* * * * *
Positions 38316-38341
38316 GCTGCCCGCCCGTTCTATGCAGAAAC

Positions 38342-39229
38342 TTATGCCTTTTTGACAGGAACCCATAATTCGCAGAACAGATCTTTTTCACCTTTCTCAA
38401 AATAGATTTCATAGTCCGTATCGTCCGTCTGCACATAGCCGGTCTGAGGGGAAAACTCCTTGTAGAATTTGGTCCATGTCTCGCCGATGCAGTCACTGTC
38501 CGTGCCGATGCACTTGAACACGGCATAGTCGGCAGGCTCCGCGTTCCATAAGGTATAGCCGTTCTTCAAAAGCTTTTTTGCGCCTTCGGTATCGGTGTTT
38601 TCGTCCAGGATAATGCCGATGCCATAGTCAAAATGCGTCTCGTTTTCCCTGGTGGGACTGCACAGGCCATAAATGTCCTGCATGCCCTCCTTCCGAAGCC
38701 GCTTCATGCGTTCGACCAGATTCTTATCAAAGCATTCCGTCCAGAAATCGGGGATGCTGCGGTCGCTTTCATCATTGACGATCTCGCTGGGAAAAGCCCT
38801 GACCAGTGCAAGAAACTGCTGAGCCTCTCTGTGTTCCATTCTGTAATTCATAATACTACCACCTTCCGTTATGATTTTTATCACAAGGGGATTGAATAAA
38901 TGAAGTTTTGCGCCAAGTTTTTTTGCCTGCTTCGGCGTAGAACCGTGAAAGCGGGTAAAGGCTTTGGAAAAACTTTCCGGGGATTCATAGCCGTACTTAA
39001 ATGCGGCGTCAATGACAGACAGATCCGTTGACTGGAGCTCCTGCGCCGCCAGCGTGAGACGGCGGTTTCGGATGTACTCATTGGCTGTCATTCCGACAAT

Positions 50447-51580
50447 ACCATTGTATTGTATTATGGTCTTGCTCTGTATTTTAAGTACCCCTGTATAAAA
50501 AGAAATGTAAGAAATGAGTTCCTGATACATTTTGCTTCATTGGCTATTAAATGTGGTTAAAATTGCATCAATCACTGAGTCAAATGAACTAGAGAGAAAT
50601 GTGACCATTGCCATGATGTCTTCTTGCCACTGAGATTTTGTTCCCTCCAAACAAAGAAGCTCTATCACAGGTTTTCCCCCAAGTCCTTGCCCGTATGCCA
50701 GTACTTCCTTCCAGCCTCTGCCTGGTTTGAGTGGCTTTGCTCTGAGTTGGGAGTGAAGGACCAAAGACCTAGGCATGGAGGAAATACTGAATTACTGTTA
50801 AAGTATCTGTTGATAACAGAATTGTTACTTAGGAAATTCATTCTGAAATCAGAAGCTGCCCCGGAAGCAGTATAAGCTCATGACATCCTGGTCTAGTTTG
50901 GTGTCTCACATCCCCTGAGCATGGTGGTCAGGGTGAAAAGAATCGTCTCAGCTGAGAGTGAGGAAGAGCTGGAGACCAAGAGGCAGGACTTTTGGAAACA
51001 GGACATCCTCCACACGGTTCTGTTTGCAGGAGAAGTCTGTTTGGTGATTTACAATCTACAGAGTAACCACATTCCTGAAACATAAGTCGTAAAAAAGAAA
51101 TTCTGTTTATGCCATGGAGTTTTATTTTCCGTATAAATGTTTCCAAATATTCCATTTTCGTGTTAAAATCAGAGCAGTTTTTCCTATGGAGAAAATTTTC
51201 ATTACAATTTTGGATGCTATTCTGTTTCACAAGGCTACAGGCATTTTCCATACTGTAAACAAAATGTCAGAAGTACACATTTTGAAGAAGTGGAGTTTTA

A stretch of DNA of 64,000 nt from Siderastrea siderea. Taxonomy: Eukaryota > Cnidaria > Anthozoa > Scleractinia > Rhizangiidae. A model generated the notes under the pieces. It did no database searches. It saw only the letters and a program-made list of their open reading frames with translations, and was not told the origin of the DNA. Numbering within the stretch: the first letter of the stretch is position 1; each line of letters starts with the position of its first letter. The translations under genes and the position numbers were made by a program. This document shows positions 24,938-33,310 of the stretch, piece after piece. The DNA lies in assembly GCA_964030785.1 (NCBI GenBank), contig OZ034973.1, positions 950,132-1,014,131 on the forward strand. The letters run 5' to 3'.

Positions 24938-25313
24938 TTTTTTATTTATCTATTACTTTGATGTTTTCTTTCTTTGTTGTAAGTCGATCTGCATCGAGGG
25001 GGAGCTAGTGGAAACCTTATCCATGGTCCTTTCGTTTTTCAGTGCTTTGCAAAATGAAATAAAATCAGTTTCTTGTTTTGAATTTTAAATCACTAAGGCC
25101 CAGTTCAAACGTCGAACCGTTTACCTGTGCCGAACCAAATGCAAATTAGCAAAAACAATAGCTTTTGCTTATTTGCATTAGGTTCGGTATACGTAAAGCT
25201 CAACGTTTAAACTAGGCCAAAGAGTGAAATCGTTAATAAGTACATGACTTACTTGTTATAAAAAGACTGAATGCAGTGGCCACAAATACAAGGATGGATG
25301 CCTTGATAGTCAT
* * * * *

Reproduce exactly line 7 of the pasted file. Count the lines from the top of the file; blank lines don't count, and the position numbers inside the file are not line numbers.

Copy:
38601 TCGTCCAGGATAATGCCGATGCCATAGTCAAAATGCGTCTCGTTTTCCCTGGTGGGACTGCACAGGCCATAAATGTCCTGCATGCCCTCCTTCCGAAGCC